My fourth observation is that on the full range of issues Mr. Sanders champions (no, Ms. Clinton, he is not a one issue candidate) we are seeing the fusion of the cause embodied by the Occupy Wall Street movement with the structure of a presidential campaign.
I was a very strong and visible supporter of Occupy Wall Street and would note that while the financial world and Republican Party were hostile to OWS, the Democratic Party insiders were barely more friendly. OWS was evicted from its temporary homes in many cases by the administrations of Democratic mayors, and in Washington by the park service of the administration of a Democratic president elected on a platform of hope and change we can believe in.
I argued to Democrats vehemently, and unsuccessfully, that the party should consider OWS a potentially transforming and historic social movement with the opportunity to build a broad coalition for genuinely transformational change. At that time, sadly, many Democrats wanted change that would bring them to power but not transform national politics or finance.
It was for the same reason that I have always been an ardent believer in the teachings of Pope Francis, not only because of my personal faith but because of his sweeping denunciations of greed and trickle down economics and his call for a new era of economic justice and fairness.
When Mr. Sanders translated the movement spirit and cause of Occupy Wall Street into the structure of a presidential campaign, the result was that the core value of a fair economy was translated into a broader agenda including single payer healthcare, a free public college education financed by a transaction tax on Wall Street, a strategy to break up big banks and various other issues.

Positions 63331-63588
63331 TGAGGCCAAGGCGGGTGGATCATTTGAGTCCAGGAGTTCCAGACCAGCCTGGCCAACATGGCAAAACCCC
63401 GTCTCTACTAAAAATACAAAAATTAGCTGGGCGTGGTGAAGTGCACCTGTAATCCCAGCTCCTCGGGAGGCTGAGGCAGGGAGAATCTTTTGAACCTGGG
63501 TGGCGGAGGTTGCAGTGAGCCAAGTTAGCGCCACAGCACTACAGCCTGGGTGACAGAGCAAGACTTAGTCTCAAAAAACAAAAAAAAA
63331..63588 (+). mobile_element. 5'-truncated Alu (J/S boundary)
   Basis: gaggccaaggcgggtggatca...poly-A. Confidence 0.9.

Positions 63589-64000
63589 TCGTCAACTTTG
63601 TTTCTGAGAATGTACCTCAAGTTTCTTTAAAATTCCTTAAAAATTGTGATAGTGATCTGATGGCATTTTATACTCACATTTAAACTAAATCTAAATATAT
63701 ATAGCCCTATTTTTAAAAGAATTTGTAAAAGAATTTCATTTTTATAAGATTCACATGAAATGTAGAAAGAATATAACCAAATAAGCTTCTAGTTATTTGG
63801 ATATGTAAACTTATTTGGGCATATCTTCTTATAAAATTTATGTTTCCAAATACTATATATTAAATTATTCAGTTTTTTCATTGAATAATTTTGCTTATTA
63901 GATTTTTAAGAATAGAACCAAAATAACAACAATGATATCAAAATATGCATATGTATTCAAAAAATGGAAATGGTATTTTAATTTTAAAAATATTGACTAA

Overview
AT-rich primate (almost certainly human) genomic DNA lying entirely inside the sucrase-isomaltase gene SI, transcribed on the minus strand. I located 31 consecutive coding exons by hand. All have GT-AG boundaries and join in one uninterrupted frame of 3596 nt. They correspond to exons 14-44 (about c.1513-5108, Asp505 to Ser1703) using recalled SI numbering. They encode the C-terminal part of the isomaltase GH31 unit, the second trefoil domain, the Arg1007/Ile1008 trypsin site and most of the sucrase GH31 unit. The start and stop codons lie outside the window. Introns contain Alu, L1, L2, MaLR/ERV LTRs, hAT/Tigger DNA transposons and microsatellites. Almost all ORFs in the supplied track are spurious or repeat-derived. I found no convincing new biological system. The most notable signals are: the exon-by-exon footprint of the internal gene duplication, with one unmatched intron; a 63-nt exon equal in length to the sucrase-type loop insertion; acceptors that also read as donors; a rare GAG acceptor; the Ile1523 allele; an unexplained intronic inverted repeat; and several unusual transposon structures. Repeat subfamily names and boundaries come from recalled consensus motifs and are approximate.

My fifth observation is that the great success of Occupy Wall Street in making the analytical dichotomy of the one percent and the 99 percent into mainstream language of national politics is paralleled by the success of Mr. Sanders in the tangible manifestations of practical politics like small donor fundraising and public opinion.
The fact that Mr. Sanders raised $43 million in February and $44 million in March is real, true and powerful. The fact that Mr. Sanders has achieved polling results suggesting he would defeat both Donald Trump and Ted Cruz by landslide margins and runs significantly stronger against them than Ms. Clinton is equally real, equally true and equally powerful regardless of whether or not the insider pundits of the mainstream media admit and accept this fact.
In 2010 and 2014 the political story was the rise of the tea party and the dominance of super PACs led by financial superpowers such as the Koch Brothers, but in 2016 the small donors to Mr. Sanders are the rock stars of campaign fundraising.
When the history books are written about the making of the president in 2016 one of the leading stories will be that the brigades of small donors giving their $27 donations to Mr. Sanders have taken their place at the center of political power in America. They are the Koch brothers of 2016. They are rewriting the rules of campaign finance and presidential politics.
If a Democrat is elected president and the heinous Citizens United decision is finally reversed and confined to the dustbin of history, the brigades of small donors that Mr. Sanders has built—if they choose to stay involved for the long haul of history—will be among the tallest trees left standing in the forest with a power they can barely imagine today to change the world tomorrow.